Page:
As for the chosen themes, they have something in common: Power. An ancestral and patriarchal power that never changes.
I’ve tried to find a way to symbolise this world. And I chose to materialise information, to personify it, to expose the public to a concentrated and continuous flow of information during eight minutes. An ultimate shot that holds the public as hostages. It obviously reminded me of Alex in A Clockwork Orange, the information flow is like torture to him. Today, it is like a drug, it is fascinating.
So, from that point, I had to build this hypnotic trip through this little, thematic 'Vegas on dopamine', where nothing is censored.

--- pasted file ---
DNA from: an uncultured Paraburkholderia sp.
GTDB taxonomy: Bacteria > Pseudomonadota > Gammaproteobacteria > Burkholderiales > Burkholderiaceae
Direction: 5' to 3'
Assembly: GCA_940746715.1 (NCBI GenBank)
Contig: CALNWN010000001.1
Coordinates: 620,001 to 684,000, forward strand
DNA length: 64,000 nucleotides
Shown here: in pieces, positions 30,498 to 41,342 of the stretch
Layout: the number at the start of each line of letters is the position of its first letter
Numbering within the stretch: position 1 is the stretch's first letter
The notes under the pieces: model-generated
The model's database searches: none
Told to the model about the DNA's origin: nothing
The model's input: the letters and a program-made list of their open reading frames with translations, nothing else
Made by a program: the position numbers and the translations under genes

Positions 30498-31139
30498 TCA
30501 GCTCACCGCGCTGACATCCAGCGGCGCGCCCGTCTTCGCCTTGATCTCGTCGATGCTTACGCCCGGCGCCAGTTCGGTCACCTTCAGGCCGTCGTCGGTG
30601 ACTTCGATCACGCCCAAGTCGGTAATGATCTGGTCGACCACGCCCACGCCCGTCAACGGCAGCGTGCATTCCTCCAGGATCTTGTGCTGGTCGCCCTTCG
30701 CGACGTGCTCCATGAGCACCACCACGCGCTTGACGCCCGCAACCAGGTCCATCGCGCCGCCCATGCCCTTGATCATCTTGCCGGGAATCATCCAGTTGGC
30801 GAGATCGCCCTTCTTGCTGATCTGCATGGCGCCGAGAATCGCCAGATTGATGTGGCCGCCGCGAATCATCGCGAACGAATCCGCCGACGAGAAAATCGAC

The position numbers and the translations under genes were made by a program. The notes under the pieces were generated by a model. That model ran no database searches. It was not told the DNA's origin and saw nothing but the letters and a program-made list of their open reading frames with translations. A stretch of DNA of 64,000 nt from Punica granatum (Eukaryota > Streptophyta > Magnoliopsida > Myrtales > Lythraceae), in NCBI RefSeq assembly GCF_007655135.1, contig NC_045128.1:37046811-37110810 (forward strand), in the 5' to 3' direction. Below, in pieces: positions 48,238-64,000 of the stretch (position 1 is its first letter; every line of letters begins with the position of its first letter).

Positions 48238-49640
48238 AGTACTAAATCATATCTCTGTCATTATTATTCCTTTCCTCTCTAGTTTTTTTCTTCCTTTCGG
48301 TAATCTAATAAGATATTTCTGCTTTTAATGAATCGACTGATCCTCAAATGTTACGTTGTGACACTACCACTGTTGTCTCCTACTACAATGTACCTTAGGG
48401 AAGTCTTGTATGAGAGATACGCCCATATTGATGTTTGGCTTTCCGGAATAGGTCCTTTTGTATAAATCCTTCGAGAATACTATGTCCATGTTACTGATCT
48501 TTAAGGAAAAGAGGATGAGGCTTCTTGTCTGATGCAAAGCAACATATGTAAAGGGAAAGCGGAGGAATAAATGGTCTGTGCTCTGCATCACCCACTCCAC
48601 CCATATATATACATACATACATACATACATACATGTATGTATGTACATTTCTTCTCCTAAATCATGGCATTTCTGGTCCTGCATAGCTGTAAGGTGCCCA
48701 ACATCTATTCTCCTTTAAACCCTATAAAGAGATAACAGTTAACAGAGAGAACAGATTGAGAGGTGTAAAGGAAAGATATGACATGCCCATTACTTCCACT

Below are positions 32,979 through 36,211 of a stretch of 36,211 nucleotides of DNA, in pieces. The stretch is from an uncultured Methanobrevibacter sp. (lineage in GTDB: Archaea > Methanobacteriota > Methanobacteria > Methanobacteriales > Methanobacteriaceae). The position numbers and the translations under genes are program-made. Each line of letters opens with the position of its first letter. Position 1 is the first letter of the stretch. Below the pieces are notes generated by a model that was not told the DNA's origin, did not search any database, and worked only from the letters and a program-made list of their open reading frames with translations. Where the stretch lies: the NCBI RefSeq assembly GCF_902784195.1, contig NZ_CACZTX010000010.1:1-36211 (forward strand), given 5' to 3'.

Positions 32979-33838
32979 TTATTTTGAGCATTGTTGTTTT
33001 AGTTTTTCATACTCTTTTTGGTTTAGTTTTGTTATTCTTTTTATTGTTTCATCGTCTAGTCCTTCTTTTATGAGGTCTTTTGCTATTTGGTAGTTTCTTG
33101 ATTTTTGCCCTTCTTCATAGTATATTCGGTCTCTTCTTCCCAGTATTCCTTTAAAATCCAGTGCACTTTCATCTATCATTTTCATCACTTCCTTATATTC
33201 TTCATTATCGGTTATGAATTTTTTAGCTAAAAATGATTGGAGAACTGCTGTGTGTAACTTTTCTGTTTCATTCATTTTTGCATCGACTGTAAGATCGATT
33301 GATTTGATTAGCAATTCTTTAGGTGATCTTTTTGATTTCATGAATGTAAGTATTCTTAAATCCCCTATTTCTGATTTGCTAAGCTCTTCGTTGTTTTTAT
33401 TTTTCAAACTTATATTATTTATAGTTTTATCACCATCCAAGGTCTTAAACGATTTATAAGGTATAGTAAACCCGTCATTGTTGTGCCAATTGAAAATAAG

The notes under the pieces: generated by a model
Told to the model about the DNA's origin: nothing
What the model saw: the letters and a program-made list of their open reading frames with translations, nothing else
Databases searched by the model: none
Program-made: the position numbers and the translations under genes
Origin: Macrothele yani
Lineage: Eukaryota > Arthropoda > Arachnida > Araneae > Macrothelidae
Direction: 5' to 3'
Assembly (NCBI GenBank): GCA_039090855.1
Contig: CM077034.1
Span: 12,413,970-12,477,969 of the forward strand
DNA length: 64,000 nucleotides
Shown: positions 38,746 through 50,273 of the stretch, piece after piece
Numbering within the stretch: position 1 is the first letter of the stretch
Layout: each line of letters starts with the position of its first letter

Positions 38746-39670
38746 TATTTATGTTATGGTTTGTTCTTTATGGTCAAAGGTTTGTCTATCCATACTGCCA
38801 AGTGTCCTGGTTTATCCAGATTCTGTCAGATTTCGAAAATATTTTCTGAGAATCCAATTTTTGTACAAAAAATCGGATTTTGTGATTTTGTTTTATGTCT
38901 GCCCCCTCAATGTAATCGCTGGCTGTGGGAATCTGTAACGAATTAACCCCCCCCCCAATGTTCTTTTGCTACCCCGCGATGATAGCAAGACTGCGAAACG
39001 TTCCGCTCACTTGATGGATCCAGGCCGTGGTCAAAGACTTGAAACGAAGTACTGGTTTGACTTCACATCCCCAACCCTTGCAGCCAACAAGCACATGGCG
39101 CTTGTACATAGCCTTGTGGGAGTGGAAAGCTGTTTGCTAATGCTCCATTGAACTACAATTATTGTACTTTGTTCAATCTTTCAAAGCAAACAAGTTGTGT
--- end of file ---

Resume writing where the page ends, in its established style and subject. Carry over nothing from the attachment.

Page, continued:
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Above: My Generation trailer.
Can you tell us a bit about the collaboration with Mirwaïs and how that worked?
In the beginning, he wanted to make a music video and he knew what he wanted. Since I hadn't released a music video for six years, and considering my previous collaboration with Mirwaïs, I found it interesting to change the work methodology. He had worked on Money-Time’s soundtrack like a traditional score. Here, I had to work the animation on an existing track. Then I built a full universe, a scenario. But things evolved, and he decided to throw his track away once all the universes were built. So, we had to adapt.
That’s why we decided that the film could have different forms, it could have a second life, a third life, and so on…